Monday, August 6, 2007

Things that are underrated: The funny fat guy from the '80s

The '70s had John Belushi. Then he died. The '90s had Chris Farley. Then he died. Both of those hysterical fat guys who did assloads of drugs and drank like the Bacchae are held in reverence today, with many of us wishing we could have seen just a little bit more of them before they met their ends.

Only one man deserves to fill the oddly missing '80s slot, and for some reason he is generally not given near as much credit as Belushi and Farley.


That's right. John Fucking Candy.

J.C. began his comedy career at Second City, the same Chicago comedy troupe that also gave us the aforementioned Belushi and Farley, but also Bill Murray, Dan Akroyd, Mike Myers, Steve Carell, and Stephen Colbert (among many others).

When you think back on movies from the '80s, certain actors pop into your head right away, especially the funny ones. But I really feel like John Candy might be the most unsung comedian from that era. I find it especially odd because he clearly filled the "funny fat guy" gap between Belushi and Farley.

Why isn't he better appreciated? His resume is packed with amazing performances and memorable films. I'd like to single out a few of his performances which I feel would be featured on John Candy's never-filmed episode of "Inside the Actors Studio with James Lipton."

1. Ox, in Stripes. Though he played a small part, one scene in particular left a lasting impression on me, and for a simple reason: He mud-wrestled two chicks and ripped their clothes off while doing it.

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2. Uncle Buck, in...I forget the title. Here's a movie that still, to this day, really gets me every time I watch it. A classic Candy role -- he's put in a position where common sense tells you he could never succeed, but he somehow finds a way. And one great little sequence involves a young Macaulay Culkin. Here, take a look:



3. Barf, in Spaceballs. Who didn't love this movie the first time you saw it? And Candy simply owns every scene he's in. He's not a man, not a dog, he's a Mog. And what is Bart short for? Barfolomew, of course.


4. Del Griffith, in Planes, Trains, and Automobiles. I'd have to say this is my favorite John Candy movie, and also my favorite performance. Del manages to be annoying, charming, funny, idiotic, sad...you name it. At the end, when it's revealed that Del is homeless and his beloved wife Marie died years ago, how can you not shed a tear? The following clip doesn't actually feature Johnny C., but it's still one of the single funniest scenes I've ever watched. And if you're at work, you may want to keep the volume down, as the word "fucking" is used about 18 times.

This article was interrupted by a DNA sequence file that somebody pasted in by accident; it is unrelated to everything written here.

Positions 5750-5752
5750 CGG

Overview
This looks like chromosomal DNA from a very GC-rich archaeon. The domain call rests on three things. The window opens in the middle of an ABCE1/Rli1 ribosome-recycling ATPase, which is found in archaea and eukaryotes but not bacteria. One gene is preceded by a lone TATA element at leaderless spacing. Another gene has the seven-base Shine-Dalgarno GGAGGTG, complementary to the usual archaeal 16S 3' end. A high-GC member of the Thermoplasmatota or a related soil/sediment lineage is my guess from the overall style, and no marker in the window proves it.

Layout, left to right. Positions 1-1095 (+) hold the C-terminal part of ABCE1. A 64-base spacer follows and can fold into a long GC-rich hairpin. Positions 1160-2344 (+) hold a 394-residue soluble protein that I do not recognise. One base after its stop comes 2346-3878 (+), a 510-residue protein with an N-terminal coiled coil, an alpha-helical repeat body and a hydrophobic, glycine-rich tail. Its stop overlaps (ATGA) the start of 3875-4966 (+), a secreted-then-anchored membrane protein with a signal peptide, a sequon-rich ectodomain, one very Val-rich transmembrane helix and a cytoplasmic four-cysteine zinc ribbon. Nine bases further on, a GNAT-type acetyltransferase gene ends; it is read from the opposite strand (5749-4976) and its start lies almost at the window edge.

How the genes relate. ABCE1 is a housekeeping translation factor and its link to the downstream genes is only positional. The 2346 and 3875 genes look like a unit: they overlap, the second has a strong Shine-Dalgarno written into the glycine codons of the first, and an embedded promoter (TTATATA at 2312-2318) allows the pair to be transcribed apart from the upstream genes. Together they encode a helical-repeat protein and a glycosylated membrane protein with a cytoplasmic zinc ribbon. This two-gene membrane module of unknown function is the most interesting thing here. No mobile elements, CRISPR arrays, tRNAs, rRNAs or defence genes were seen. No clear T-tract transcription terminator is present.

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5. Chet Ripley, in The Great Outdoors. This flick isn't nearly as good as many of John's others, but it does contain one truly memorable scene. If you're familiar with this movie at all, then you surely remember "The ol' 96-er."


He may not have a signature role to compare to Belushi's Bluto in Animal House, or even Farley's performance in Tommy Boy (though I think his SNL parts of inspirational speaker Matt Foley and the guy trying out against Patrick Swayze for Chippendales are far more memorable Chris Farley roles), but I still think we all have a favorite John Candy moment or role or film. Beyond what I've mentioned, he's got Who's Harry Crumb?, National Lampoon's Vacation, Blues Brothers, Brewster's Millions, Little Shop of Horrors, and Cool Runnings under his belt. Not to mention a few splendid dramatic performances in Only the Lonely and JFK.

Perhaps John Candy will never receive his proper due. Perhaps most people will always consider him a second-rate Chris Farley (who was, himself, a second-rate John Belushi, according to "most people"). But he still left some indelible performances for us. Hopefully, as time goes on, he will turn out to be the Van Gogh of the fat comedians -- unloved at the time, but later revered.

1 comment:

Joe said...

"I'm my own best friend."

I think part of the reason he isn't posthumously sweated is that he wasn't on SNL. Also, his roles weren't as dirty or edgy. Lastly, he wasn't a maniac who partied till he dropped. He was a (at least publicly) clean-cut guy who was just too fat.